1  The publication of a report by the Parliamentary Office of Science and Technology in February 2018 which estimated that between 189,000 and 208,000 children in England live with an alcohol-dependent adult, while 15,500 children live with an adult receiving treatment for alcohol dependence, but that these figures are likely to underestimate the scale of the issue due to under-reporting of alcohol consumption and the unknown number of children whose parents are not in treatment and who are not known to social services. 

 

2  That the same report found that between 2011 and 2014, Parental Alcohol Misuse (PAM) was implicated in 37% of cases involving the death or serious injury of a child through neglect or abuse, and that 61% of care applications in England involved misuse of alcohol and/or drugs.

 

3  That Children living with alcohol-dependent parents report feeling socially isolated, and are reluctant to seek help due to feelings of stigma, shame and guilt about not wanting to betray parents.  Children may have to take on caring responsibilities for the affected parent or younger siblings which can negatively impact school attendance and homework. 

 

4  The All-Party Parliamentary Group (APPG) for the Children of Alcoholics report A Manifesto for Change  which sets out ten key points that the Government needs to address if the children of alcoholics are to be properly supported. 

 

Council believes that:

 

5  It has a responsibility to support the children of alcoholics and to ensure that the needs of these children are met. 

 

Council agrees therefore to:

 

6  Ask the Cabinet Member for Children and Young People to provide assurance, via the Children and Young People Policy Development and Scrutiny Panel that all the relevant policies, procedures and strategies of this Council recognise and address the particular needs of the children of alcoholics.

 

7  Invite the National Association for the Children of Alcoholics (NACOA) to comment on the Council’s support offer for the children of alcoholics, and for this comment to also be submitted to the Children and Young People Policy Development and Scrutiny Panel.

 

8  Ask the Leader of Council to write to our local MPs and to Government asking that priority be given to implementing the ten key points identified within the report of the All-Party Parliamentary Group for the Children of Alcoholics, A Manifesto for Change, including creating a national strategy for the children of alcoholics and ensuring that local support for the children of alcoholics is properly funded.

 

[Notes;

 

1.  The above resolution was carried on a unanimous vote.

 

2.  During debate, an unsuccessful amendment from Councillor Dine Romero, seconded by Councillor Richard Samuel to add the words “and people with other addictions” after the word “alcoholics” in paragraphs 5 and 6 was lost, with 15 Councillors voting in favour,42 against and 1 abstention.]

87.

MOTION FROM THE LABOUR GROUP - BADGER CULL pdf icon PDF 34 KB

The Labour Group will circulate reference sources to support this motion prior to the meeting.

Additional documents:

Minutes:

On a motion from Councillor Joe Rayment, seconded by Councillor Eleanor Jackson, it was

 

RESOLVED that

 

Council notes:

 

1)  That Natural England has received an application for badger culling in Avon.

2)  That badger culling has already been taking place in Somerset for a number of years.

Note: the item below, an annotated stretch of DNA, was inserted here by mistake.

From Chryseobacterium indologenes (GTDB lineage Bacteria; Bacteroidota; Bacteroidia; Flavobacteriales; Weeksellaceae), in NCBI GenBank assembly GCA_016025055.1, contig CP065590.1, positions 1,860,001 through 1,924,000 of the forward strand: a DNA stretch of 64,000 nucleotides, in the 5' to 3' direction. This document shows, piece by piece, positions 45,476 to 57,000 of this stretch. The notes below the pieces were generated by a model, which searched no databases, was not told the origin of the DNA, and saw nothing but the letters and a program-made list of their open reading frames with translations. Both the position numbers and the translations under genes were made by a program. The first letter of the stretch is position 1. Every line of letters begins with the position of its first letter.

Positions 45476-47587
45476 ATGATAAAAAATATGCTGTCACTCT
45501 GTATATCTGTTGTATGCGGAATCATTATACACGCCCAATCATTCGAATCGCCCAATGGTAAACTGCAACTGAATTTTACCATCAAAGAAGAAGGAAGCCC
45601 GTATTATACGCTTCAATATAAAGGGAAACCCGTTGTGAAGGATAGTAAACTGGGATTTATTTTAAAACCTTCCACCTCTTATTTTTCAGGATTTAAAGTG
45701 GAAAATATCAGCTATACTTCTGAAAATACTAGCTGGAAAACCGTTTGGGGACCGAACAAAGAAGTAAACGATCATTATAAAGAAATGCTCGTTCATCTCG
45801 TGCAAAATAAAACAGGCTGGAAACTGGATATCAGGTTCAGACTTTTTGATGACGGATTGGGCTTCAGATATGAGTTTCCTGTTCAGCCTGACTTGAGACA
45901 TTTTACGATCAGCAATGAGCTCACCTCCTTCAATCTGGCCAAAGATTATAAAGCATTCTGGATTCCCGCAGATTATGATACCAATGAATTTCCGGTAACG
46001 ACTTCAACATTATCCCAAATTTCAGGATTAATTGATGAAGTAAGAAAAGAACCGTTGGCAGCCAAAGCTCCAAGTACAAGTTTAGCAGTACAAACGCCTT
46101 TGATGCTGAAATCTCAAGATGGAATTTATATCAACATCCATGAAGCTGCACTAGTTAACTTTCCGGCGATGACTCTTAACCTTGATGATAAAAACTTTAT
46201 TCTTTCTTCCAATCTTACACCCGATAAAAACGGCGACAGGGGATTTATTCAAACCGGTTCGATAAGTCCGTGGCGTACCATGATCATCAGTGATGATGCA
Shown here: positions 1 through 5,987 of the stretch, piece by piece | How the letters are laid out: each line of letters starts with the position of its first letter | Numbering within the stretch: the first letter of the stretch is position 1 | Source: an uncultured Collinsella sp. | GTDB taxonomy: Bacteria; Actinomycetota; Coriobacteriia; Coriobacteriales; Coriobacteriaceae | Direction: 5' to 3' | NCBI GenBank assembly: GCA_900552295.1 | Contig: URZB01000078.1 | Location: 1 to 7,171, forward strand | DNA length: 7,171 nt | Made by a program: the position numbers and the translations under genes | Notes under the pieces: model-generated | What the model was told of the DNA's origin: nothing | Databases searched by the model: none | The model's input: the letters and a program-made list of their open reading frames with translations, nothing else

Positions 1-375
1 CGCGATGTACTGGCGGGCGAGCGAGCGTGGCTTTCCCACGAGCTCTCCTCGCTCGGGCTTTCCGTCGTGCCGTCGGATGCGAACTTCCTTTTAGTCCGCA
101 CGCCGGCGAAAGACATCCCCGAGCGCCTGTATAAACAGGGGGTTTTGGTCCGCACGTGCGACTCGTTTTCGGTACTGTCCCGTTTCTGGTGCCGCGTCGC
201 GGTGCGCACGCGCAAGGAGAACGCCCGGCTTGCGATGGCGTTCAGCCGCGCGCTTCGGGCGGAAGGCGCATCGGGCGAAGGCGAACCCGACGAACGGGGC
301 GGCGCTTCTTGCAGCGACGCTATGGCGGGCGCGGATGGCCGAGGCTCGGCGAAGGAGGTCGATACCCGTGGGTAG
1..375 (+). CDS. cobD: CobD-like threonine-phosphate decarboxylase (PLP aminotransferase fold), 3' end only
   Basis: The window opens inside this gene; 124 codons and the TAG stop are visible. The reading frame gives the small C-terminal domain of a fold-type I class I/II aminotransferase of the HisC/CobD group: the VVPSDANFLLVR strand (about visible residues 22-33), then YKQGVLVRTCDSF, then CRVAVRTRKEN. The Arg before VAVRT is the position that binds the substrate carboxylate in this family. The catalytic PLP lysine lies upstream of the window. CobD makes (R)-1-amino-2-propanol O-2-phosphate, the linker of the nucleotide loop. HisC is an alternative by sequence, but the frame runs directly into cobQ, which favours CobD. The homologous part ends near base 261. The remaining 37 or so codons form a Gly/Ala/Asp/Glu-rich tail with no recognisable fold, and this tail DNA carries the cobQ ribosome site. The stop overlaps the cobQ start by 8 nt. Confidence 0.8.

3)  That only 5.7% of incidences of bovine tuberculosis (bTb) are caused by badgers.

4)  That millions of pounds are spent each year on the badger cull, with each culled badger costing thousands of pounds.

5)  That the badger cull is more than seven times more expensive per badger than the Welsh government’s badger vaccination scheme.

6)  That reports show that up to 22.8% of badgers culled take more than 5 minutes to die, making the cull inhumane by government standards.

7)  That organisations opposed to the badger cull include: the RSPCA, the RSPB, and the Wildlife Trusts (including Avon Wildlife Trust).

8)  That landowner permission is required for the badger cull to take place on any land.

 

Council believes:

 

1)  That the badger cull has been ineffective.

2)  That more effective means of controlling bTb include: testing, movement control and vaccination.

3)  That the government should revisit the evidence on badger culling and end the programme.

4)  That public money could be far better spent than on spending an estimated £100 million on badger culling by 2020.

 

Council resolves:

 

1)  To refuse permission for any badger culling to take place on land controlled by the Council.

2)  To encourage parish councils to implement the same policy.

3)  To write to the Secretary of State for Environment, Food and Rural Affairs to inform him of our decision, but to offer access to Council land for a coordinated badger vaccination programme.

 

[Notes;

1.  Following the motion being moved, the Head of Legal Services addressed the Council expressing some concern that the information supporting this motion was not current or specific to B&NES, and advised therefore that further work was needed to enable a considered decision.  Councillor Joe Rayment then amended the motion to replace the word “owned” with the word “controlled” in resolution 1.

 

2.  The above resolution was carried with 25 Councillors voting in favour, 22 Councillors voting against and 10 abstentions.]

 

88.

MOTION FROM THE LIBERAL DEMOCRAT GROUP - FREE SCHOOL MEALS pdf icon PDF 42 KB

Additional documents:

Minutes:

On a motion from Councillor Alison Millar, seconded by Councillor Dine Romero, it was

 

RESOLVED that

 

Council notes:

 

·  That, during the transition of benefit claimants onto Universal Credit, the Government temporarily relaxed the criteria for free school meals by making Universal Credit a qualifying benefit for free school meals, regardless of income.

 

·  That the Coalition Government made clear in 2013 that this would be an interim measure during the roll-out of Universal Credit, and that some form of means or eligibility test would need to be introduced once Universal Credit was fully rolled out.

 

·  That these transitional protections will mean that nobody currently receiving free school meals will lose their entitlement when moving onto Universal Credit, and once the full roll out of universal credit is complete (2022) pupils will continue to receive free school meals until the end of their current phase of education.